Jets offense snaps futility streak: Mark Sanchez ran a bootleg into the end zone from 7 yards out to tie the score at 17 in the third quarter. That was the first offensive touchdown since Thanksgiving night, a span of 11 quarters.

Holmescoming: In his first game against the Steelers since they traded him for a fifth-round draft choice, Jets receiver Santonio Holmes had six catches for 40 yards. Holmes had a 20-yard gain wiped out by a costly Matt Slauson holding call. Rather than have first-and-goal at the 5-yard line, the possession ended with a punt.

What's next: The Jets' rugged homestretch continues with a game against the Chicago Bears at Soldier Field.

Overachievers prevailing in AFC East

December, 9, 2010
12/09/10
5:22
PM ET
Fred Jackson and Tom Brady and Davone BessGetty ImagesFred Jackson, Tom Brady and Davone Bess came into the league as unheralded long shots but have made the most of their chances.
It's no mystery why we love underdogs.

Respected football minds who get paid to assemble NFL teams dismissed them out of hand, scratched them from their draft lists, cut them in training camp.

Yet these players survive. They're too driven to give up. Not all of them become stars, but that's not necessary to become a precious asset on a team.

"As a coach, you love those stories," said former New York Jets and Kansas City Chiefs head coach Herm Edwards. "They don't let you down."

Said Buffalo Bills head coach Chan Gailey: "You have to have them. There's no way to play the game without them."

Overachievers have dominated the AFC East this year. Late-round draft picks, players who weren't drafted at all and castoffs from other teams have starred for every team, including the MVP favorite (Tom Brady), two leading rushers (BenJarvus Green-Ellis and Fred Jackson), three leading receivers (Wes Welker, Steve Johnson, Davone Bess) and three sack leaders (Cameron Wake, Mike Wright and Kyle Williams).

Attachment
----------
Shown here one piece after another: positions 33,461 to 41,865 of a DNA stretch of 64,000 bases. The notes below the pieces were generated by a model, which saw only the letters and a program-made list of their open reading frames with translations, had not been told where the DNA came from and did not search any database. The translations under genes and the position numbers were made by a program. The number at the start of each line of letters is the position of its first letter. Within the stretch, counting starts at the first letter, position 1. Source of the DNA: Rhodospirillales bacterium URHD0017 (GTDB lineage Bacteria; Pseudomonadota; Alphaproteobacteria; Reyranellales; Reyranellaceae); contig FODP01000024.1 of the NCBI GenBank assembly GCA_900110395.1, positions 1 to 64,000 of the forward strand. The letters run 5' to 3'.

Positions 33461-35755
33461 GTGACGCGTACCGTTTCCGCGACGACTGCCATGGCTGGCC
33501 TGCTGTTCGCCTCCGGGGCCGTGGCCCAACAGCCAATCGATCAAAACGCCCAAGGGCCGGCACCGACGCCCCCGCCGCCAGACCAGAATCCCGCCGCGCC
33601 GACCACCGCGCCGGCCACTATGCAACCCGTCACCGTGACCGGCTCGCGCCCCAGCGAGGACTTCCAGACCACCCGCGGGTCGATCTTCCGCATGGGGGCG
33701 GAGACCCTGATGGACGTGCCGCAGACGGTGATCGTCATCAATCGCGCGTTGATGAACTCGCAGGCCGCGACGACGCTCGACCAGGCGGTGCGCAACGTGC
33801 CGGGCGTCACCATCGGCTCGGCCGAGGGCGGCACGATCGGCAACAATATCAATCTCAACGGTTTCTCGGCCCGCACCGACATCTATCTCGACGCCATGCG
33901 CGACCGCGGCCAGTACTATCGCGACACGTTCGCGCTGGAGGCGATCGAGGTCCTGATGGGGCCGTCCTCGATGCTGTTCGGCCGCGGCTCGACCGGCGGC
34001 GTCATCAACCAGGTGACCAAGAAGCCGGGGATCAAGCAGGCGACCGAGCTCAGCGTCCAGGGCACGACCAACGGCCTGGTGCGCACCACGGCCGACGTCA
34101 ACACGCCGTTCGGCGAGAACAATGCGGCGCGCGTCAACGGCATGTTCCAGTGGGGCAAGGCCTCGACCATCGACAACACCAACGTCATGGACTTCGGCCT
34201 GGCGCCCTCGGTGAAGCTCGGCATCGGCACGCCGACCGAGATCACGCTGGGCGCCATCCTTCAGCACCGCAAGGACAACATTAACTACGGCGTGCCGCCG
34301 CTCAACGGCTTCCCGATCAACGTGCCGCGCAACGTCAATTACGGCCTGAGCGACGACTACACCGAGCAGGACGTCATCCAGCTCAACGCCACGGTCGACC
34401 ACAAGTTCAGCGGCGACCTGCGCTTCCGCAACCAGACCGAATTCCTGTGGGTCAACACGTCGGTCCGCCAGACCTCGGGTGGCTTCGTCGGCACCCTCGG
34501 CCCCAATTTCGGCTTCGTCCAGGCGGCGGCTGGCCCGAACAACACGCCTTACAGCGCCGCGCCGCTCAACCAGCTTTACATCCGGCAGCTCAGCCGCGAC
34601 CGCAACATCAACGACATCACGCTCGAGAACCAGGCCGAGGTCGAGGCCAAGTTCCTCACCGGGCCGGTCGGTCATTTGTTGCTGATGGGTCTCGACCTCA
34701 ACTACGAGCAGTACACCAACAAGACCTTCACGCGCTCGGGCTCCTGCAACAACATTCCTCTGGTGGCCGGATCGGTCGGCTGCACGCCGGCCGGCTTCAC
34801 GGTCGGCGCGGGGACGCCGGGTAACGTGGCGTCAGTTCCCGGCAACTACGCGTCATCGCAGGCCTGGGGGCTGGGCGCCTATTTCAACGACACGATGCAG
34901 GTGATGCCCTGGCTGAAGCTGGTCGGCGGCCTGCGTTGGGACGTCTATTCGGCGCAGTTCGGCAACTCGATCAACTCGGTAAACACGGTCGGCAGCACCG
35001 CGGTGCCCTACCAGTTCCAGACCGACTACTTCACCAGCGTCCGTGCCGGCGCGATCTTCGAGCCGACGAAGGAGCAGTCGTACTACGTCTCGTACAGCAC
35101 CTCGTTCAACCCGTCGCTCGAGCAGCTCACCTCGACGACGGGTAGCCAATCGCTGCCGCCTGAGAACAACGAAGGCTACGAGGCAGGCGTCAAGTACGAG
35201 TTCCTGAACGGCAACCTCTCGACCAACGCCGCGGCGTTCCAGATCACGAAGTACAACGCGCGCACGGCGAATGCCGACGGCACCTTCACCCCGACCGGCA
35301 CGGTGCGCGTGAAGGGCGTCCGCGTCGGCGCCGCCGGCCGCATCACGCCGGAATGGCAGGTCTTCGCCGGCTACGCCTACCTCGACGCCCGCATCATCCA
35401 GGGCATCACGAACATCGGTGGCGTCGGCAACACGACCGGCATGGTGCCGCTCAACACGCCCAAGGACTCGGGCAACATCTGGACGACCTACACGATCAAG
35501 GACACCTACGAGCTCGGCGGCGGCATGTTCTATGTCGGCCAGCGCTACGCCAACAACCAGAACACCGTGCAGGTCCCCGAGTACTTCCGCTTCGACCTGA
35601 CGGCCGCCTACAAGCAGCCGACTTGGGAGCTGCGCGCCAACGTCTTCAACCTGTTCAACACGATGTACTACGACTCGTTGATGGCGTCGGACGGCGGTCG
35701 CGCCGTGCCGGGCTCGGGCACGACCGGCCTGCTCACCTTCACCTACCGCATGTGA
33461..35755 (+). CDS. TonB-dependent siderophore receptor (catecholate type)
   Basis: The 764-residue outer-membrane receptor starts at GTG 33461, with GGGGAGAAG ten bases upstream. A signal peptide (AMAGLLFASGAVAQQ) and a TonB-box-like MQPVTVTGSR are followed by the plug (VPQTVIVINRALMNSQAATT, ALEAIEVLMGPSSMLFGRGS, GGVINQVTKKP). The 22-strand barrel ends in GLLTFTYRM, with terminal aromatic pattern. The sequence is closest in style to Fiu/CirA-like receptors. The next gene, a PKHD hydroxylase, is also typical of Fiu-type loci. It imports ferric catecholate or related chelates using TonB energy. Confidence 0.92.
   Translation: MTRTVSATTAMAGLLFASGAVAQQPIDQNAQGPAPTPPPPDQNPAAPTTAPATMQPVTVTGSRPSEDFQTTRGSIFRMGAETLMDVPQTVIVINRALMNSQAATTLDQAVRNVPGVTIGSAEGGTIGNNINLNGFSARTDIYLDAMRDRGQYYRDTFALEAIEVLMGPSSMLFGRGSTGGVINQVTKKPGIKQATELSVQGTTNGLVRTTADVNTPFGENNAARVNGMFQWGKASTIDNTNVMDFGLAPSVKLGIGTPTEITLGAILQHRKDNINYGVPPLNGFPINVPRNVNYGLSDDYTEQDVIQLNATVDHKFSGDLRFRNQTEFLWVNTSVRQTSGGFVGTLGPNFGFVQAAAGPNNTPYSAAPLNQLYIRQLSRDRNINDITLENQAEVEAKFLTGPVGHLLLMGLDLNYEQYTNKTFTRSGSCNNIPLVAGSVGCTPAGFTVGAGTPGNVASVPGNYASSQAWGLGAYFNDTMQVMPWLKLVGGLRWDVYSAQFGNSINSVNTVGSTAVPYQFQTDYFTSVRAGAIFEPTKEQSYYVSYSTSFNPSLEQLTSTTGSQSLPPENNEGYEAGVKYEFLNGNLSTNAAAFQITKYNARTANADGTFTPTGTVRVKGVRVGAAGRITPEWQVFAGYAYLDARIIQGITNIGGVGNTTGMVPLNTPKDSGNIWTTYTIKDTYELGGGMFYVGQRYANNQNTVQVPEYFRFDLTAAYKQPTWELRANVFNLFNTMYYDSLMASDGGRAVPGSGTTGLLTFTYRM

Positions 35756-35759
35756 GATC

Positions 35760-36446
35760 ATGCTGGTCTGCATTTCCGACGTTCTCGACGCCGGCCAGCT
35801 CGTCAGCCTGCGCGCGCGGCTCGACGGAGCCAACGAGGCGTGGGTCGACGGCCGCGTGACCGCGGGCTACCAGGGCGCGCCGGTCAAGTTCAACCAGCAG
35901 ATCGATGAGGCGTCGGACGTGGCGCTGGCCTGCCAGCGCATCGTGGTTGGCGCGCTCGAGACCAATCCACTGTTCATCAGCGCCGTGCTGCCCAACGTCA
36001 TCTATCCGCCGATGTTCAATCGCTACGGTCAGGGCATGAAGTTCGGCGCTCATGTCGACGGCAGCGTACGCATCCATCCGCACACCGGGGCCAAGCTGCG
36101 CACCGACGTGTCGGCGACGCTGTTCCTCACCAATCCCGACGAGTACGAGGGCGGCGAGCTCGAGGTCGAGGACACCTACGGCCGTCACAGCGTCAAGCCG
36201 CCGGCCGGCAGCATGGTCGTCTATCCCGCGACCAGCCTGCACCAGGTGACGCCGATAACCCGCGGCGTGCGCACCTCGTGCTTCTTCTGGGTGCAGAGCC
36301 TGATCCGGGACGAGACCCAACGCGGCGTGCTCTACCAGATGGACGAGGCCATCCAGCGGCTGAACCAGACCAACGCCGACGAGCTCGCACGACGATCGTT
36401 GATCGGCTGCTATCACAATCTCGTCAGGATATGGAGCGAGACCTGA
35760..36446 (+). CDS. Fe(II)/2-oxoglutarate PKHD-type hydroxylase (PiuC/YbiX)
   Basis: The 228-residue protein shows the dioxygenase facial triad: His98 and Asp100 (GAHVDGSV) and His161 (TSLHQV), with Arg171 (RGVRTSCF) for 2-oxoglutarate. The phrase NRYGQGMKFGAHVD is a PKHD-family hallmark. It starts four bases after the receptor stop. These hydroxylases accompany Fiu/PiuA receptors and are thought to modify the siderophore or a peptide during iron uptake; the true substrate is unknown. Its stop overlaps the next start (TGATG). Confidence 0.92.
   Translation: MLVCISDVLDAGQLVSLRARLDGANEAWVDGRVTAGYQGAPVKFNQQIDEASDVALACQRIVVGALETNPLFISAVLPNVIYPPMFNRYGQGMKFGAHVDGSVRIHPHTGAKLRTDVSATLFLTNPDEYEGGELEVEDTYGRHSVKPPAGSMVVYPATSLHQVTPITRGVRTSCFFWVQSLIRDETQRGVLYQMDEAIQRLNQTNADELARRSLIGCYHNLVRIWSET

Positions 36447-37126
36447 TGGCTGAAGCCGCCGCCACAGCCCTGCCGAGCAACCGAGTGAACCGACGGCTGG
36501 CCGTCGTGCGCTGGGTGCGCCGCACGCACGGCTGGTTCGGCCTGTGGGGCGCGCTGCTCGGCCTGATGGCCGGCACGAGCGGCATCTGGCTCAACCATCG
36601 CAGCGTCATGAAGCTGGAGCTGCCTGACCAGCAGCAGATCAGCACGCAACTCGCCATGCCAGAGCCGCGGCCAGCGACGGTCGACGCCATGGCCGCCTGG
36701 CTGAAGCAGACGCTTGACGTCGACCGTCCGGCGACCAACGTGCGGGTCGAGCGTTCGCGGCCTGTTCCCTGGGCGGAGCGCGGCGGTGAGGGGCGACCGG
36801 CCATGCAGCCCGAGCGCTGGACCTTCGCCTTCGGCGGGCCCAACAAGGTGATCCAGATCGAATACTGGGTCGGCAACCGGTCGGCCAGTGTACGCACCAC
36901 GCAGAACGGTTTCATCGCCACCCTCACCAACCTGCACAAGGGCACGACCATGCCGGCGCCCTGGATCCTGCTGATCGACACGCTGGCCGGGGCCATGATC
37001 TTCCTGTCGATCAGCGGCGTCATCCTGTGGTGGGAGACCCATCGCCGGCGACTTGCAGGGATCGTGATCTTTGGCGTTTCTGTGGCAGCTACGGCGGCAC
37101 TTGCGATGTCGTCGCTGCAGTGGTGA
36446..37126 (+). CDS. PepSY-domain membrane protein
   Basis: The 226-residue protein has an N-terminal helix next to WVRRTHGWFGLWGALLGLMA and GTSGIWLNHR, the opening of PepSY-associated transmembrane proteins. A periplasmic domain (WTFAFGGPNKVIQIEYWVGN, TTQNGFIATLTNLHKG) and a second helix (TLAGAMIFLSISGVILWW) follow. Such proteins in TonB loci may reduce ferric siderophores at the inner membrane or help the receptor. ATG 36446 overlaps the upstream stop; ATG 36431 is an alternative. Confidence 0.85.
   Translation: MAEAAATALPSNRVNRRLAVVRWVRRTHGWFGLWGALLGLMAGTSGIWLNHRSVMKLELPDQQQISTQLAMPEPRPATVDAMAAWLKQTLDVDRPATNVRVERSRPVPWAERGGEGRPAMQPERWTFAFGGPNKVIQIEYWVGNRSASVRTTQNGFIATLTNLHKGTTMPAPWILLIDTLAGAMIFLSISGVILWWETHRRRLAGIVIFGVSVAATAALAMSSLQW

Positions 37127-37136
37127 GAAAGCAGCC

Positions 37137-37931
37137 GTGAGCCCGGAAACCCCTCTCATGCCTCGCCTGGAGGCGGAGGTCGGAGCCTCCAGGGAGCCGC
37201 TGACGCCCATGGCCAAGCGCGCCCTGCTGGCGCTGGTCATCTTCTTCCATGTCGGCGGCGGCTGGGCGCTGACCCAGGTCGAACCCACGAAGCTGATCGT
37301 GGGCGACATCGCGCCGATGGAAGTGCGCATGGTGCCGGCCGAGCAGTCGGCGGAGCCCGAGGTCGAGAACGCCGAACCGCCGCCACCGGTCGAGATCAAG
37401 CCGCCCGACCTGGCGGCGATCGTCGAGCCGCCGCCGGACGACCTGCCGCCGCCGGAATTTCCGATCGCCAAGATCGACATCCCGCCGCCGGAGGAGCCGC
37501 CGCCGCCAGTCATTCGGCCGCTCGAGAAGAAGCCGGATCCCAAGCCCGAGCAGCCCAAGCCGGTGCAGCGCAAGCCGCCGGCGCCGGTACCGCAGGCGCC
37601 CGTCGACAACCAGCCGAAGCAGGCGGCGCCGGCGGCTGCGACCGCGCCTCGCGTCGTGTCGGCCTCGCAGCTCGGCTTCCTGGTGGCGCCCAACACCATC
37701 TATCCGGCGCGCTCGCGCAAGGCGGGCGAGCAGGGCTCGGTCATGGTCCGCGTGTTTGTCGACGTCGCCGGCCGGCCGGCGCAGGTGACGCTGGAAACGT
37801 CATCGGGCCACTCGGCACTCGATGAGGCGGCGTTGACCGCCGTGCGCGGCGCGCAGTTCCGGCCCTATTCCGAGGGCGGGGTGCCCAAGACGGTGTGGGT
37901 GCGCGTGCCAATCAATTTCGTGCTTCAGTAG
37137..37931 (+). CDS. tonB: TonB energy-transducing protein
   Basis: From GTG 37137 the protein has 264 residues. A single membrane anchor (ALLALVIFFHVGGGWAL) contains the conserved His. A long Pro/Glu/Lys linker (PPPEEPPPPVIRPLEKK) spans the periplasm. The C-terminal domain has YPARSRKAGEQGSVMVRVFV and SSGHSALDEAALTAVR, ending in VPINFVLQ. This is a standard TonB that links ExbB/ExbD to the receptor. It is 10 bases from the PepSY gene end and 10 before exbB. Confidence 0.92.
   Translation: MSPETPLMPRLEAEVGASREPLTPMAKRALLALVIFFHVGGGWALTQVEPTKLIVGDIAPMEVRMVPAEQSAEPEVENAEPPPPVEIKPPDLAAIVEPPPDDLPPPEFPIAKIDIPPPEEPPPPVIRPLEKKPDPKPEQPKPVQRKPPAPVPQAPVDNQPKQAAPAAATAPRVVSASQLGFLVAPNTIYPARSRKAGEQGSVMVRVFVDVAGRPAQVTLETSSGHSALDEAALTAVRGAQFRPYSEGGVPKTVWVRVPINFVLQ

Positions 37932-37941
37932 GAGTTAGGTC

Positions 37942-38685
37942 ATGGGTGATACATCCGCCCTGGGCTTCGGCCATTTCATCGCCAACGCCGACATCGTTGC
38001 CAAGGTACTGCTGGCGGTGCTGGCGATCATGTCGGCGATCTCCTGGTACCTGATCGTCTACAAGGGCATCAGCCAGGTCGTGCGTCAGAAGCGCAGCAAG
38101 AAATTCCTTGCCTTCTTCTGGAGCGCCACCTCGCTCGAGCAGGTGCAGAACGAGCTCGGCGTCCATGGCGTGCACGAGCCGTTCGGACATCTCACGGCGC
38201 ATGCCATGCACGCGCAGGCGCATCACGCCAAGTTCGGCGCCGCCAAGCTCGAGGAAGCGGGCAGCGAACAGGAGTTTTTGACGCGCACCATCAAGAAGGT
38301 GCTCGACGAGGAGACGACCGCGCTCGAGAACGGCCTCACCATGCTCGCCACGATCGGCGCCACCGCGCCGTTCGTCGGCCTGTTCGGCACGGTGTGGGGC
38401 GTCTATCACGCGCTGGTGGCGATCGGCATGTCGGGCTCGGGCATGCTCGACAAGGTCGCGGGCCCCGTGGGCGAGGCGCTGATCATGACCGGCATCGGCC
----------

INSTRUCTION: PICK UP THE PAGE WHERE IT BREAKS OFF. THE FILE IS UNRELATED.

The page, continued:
These thriving underdogs are a substantial reason why the AFC East has been so compelling this year.

"It's football," said Jim Jensen, the ultimate survivor with the Miami Dolphins. They drafted the Boston University quarterback in the 11th round in 1980, and he stuck around until 1992 as a receiver/wedge buster/long snapper/third-down fullback/holder/tell me where to go, Coach, and I'll hit them.

"I like to watch guys that are working hard and working for the team," Jensen said. "They're working for a goal. They're not selfish. Wes Welker is a great example. He just loves to win. He's unselfish. Davone Bess is another one who's an inspiration to watch."

There's a reason the conquering underdog is such a common theme in Hollywood.

"These guys have something to prove," said film producer Mark Ciardi. "There's enough of these stories where these guys just survive and climb over players teams have a lot of money invested in. It's just a different thing when you've got to prove people wrong. They know they've got to check way more boxes than other people to succeed."

Ciardi pitched for the Milwaukee Brewers despite being a 15th-round draft choice in 1983.

"I got no money to sign," Ciardi said. "I was the last guy on the pitching squad of 17 guys in rookie ball. I had no chance."

Four years later, Ciardi made it to the majors. He started three games and pitched another in relief. He defied the odds, which is why he finds stories about unlikely heroes so appealing.

Among his true-story films: "Invincible" (about Philadelphia Eagles walk-on Vince Papale), "Miracle" (about the 1980 U.S. Olympic hockey team), "The Rookie" (about 35-year-old rookie pitcher Jim Morris) and "Secretariat."